The kids were proud of their old man, a feeling that did not dissipate as he became incapacitated. If boxing was helpful in tightening the bond, then it’s a fair guess the Uvalde Shotgun had no regrets.

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Brandon Figueroa KOs Nery and Danny Roman Wins Too

David A. Avila

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LOS ANGELES-Brandon Figueroa took the air out of Mexico’s Luis Nery to win by knockout and unify the WBA and WBC super bantamweight titles on Saturday. It was a belly buster that did the job.

Texan Figueroa (22-0-1, 17 KOs) set out to prove that Tijuana’s two-division world champion Nery (31-1, 24 KOs) could not endure a toe-to-toe battle with the bigger guys and he proved it before several thousand fans at the Dignity Health Sports Park.

It was a back-and-forth battle that saw Nery attack the body and head while Figueroa focused on winging big blows from a distance and in close. Many of the rounds were extremely close to score.

When Nery was able to battle from a distance and dive inside, he seemed the much more athletic between the two champions. But Figueroa just seemed stronger and unfazed by any of the Mexican fighter’s blows.

Though Figueroa absorbed a lot of punishment, he never seemed in trouble. When Nery connected with a several combinations in the fifth round by landing five-punch and three-punch combinations, it looked like he was taking control.

He did not.

Figueroa opened the sixth round with two left hook blasts that reminded Nery that the taller Texan had a punch. When Nery tried to rally with his own blasts, Figueroa slipped under back-to-back left hooks. It seemed to change the tide.

“I knew he was getting tired,” said Figueroa. “He was trying to box me.”

In the seventh round Figueroa was able to connect with a left hook and followed up with a lead right. Nery countered with a three-punch combination that was met with Figueroa countering with a three-punch combination to the head and body. Then both fighters exchanged inside and Figueroa connected with a right to the chest and a left uppercut to the solar plexus and down went Nery.

Nery could not beat referee Tom Taylor’s count and was counted out at 2:18 of the seventh round.

Figueroa is now the WBC and WBA super bantamweight unified champion.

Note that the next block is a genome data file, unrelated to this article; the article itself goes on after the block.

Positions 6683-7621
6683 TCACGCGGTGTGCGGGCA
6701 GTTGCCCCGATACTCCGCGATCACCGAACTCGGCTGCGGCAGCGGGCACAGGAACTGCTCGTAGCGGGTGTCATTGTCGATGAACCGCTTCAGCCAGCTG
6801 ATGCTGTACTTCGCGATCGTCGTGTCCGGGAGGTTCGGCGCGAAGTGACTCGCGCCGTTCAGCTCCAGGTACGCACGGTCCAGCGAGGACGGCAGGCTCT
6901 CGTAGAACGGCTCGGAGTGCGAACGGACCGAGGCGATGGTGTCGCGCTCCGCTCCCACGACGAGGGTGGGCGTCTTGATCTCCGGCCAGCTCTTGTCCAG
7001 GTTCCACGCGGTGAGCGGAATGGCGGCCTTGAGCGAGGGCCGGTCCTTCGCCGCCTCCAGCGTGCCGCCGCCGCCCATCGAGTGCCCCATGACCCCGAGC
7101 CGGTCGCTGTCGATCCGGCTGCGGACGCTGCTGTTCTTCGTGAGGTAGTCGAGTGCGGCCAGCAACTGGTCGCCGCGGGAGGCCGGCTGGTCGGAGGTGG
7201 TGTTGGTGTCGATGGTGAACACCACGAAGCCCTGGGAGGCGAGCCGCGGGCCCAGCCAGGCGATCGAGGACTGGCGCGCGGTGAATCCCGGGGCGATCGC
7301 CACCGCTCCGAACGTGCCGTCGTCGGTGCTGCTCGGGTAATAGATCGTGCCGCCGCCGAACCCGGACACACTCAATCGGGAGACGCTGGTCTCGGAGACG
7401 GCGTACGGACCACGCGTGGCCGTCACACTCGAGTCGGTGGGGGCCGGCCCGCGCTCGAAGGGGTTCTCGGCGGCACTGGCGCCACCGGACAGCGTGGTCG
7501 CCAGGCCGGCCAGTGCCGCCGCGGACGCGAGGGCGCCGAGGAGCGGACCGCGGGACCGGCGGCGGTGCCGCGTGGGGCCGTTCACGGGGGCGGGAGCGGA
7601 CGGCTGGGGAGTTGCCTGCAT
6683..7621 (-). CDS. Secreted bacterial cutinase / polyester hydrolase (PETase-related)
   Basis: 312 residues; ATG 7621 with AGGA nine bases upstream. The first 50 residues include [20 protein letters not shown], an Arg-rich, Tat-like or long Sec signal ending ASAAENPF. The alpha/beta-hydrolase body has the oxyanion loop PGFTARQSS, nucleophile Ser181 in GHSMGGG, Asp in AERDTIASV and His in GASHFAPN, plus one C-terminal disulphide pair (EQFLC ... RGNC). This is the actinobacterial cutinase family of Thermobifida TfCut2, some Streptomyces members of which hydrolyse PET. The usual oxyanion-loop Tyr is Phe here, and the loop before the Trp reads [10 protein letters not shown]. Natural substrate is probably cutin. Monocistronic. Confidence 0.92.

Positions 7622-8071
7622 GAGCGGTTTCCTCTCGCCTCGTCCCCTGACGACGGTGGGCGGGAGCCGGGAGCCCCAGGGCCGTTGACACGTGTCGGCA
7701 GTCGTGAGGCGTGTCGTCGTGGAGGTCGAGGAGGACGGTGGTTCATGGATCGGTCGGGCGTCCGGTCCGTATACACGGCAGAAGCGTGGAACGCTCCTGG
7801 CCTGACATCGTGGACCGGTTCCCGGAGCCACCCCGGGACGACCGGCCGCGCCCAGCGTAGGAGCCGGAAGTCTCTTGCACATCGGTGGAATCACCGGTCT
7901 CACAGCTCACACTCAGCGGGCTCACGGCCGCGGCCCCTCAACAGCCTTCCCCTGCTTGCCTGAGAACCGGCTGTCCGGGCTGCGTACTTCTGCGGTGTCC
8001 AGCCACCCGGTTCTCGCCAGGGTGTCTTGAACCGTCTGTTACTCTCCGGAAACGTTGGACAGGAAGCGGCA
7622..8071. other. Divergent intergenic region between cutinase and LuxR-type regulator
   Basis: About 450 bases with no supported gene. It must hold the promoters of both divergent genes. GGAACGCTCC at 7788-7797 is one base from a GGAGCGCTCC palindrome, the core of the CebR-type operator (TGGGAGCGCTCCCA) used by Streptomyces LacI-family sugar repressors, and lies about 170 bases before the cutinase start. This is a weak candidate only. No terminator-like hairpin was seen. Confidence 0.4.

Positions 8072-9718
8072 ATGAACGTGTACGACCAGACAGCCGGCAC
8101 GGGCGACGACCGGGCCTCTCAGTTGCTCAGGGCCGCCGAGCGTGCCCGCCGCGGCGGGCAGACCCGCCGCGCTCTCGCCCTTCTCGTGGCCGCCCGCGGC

“It feels amazing,” said Figueroa. “I know everyone doubted me.”

Roman Wins Super Bantam Eliminator

Los Angeles-based Danny Roman (29-3-1, 10 KOs) battered Mexico’s Ricardo Espinoza (25-4, 21 KOs) to win convincingly by unanimous decision after 10 rounds in a super bantamweight fight.

After a slow start Roman began to out-maneuver the heavy-punching Espinoza and found openings for left uppercuts. Boy did he find openings.

“I concentrated on finding my distance,” said Roman.

Roman snapped Espinoza’s head back so many times it seemed that the Mexican fighter would not be able to last the full 10 rounds. But like most Mexican fighters he would not quit.

Espinoza tried every move in his catalogue but nothing worked against the superb technique used by Roman, who formerly held the IBF and WBA super bantamweight world titles. It was a perfect example of technical prowess defeating raw power.

The uppercut was the chosen weapon of choice and Roman exhibited how to throw it from various positions and angles. It landed perfectly every time as if targeted by a laser. Espinoza never could avoid the uppercut.

During the last three rounds Espinoza’s face was bloody and battered while Roman looked as if he were merely sparring. The end seemed near but the fighter from Tijuana battled until the final bell.

“I thought he was going to go down,” said Roman. “But he had a big heart.”

All three judges scored it for Roman at 97-93 and 98-92 twice.

“It’s a step closer to getting back my titles,” said Roman who lost the titles to Murodjon Akhmadaliev a year ago by split decision. “I’m here to fight the best.”

Martinez Beats Burgos

Sacramento’s Xavier Martinez (16-0, 11 KOs) discovered that Tijuana’s Juan Carlos Burgos (34-5-2, 21 KOs) still has plenty of fight remaining and showed it with a gutsy 10 rounds of back-and-forth battering. Still, Martinez won by unanimous decision though every round was competitive.